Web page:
No two kids are the same.
But they all love to play!

0131 214 1180
info@inclusiveplay.com

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Inclusive Design

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Outdoor play is beneficial for all children. It allows them to learn from nature and interact with their environment. Not only is it important for their physical health and development, but by enabling children, young people and adults to interact together, a play area can truly unite a community.

Of course, some children find it easier to engage with play areas than others. Consider a wheelchair user when faced with a traditional play park – or think about how a busy, brightly coloured and noisy space must feel for a child with Autism.

It can be a daunting task to create a play space design from scratch or updating an existing area, particularly when thinking about inclusion as there are so many different abilities and needs to consider. That is why, in partnership with KIDS the Disabled Children’s Charity, we created PiPA; a checklist of items to consider when planning new or updating existing play spaces with the purpose of mapping out all inclusive play areas on our PiPAMAP which is also listed on SENDirect.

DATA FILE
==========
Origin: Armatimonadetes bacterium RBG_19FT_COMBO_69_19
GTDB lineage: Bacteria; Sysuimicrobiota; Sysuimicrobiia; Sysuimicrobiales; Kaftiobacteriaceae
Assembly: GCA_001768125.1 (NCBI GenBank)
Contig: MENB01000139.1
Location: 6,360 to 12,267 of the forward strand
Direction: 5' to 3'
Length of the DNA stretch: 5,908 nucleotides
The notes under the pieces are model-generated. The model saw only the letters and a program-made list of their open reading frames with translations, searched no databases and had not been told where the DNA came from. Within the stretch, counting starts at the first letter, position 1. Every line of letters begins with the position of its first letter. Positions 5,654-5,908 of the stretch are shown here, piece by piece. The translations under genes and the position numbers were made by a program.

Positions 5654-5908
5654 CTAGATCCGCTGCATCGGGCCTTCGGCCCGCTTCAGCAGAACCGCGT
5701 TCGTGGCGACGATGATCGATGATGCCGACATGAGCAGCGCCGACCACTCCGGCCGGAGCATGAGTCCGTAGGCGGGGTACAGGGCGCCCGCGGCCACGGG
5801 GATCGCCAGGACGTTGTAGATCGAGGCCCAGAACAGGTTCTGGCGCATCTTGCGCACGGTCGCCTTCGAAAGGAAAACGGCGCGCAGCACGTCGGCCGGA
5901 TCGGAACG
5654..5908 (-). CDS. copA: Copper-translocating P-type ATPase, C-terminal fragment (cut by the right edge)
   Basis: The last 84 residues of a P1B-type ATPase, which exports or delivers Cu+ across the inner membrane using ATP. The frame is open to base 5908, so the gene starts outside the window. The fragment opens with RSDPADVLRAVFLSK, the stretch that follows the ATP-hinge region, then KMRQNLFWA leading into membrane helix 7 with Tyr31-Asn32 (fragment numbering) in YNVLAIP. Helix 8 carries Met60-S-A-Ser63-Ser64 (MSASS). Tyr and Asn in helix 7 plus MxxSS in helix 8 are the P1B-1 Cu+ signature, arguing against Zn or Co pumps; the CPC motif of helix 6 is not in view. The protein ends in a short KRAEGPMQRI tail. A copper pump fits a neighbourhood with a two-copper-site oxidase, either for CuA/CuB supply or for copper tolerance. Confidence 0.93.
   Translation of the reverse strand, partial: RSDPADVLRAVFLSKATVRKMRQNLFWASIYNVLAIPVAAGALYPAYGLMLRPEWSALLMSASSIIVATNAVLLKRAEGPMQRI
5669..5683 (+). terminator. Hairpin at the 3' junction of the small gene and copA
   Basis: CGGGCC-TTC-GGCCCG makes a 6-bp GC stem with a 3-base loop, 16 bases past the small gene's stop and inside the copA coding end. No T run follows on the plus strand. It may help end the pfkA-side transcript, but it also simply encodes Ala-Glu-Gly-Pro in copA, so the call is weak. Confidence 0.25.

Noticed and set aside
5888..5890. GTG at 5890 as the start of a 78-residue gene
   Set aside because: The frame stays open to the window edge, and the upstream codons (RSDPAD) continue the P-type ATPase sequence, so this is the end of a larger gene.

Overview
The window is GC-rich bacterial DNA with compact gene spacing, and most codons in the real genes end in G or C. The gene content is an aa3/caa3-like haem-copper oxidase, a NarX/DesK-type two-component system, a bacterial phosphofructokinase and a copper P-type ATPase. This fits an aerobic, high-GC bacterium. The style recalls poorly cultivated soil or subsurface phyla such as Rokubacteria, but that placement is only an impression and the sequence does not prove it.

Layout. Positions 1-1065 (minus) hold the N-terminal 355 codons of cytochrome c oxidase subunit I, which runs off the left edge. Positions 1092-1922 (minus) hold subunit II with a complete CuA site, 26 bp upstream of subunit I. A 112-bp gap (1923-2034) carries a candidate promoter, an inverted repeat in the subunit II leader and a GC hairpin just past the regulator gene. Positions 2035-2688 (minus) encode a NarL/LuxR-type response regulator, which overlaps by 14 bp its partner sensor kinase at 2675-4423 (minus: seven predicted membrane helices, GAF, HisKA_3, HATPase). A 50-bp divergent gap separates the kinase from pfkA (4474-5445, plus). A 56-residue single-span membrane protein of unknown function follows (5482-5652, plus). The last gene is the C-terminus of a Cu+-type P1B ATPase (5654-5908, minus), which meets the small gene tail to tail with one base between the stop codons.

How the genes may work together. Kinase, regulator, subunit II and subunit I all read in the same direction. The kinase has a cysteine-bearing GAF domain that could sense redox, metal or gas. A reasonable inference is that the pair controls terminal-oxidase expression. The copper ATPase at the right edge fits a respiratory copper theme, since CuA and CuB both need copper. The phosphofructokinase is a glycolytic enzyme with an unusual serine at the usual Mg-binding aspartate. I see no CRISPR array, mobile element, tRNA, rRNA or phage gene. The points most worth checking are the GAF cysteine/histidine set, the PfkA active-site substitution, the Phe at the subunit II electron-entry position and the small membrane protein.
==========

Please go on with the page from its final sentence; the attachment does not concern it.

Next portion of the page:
But if you’re looking for our top tips this is where we would start:

  • Clear route through the playground. Ideally there should be 2 or more routes so there is interest in moving around the space.
  • A variety of accessible high points, these can be landscaped mounds, decks and climbing units.
  • Incorporating sensory play, this is the most accessible type of play for everyone and is often ignored in play space design. Think about offering visual, sound and tactile opportunities.
  • Ensure at least one of your moving items is highly accessible, the most accessible and inclusive item available on the market is a ground flush roundabout like our Wheelspin
  • Locating dynamic pieces in easy reach of entrance points and access routes.
  • Where children may not be able to access a challenging climbing unit, ensure they can get close, ideally with a route that allows them to be in the heart of the action if they so choose.
  • For a site to be truly inclusive it still needs to provide challenge to those children who require it!
  • Water and Sand offer the most fantastic play experiences, where possible use! A hardstanding access point to a sand space increases inclusion
  • Sensory experiences are vital. All children love sound, touch, smell and visual stimulation.
  • Some quiet areas that have gentle sensory experiences benefit young children or children who need time out away from high tempo action
 

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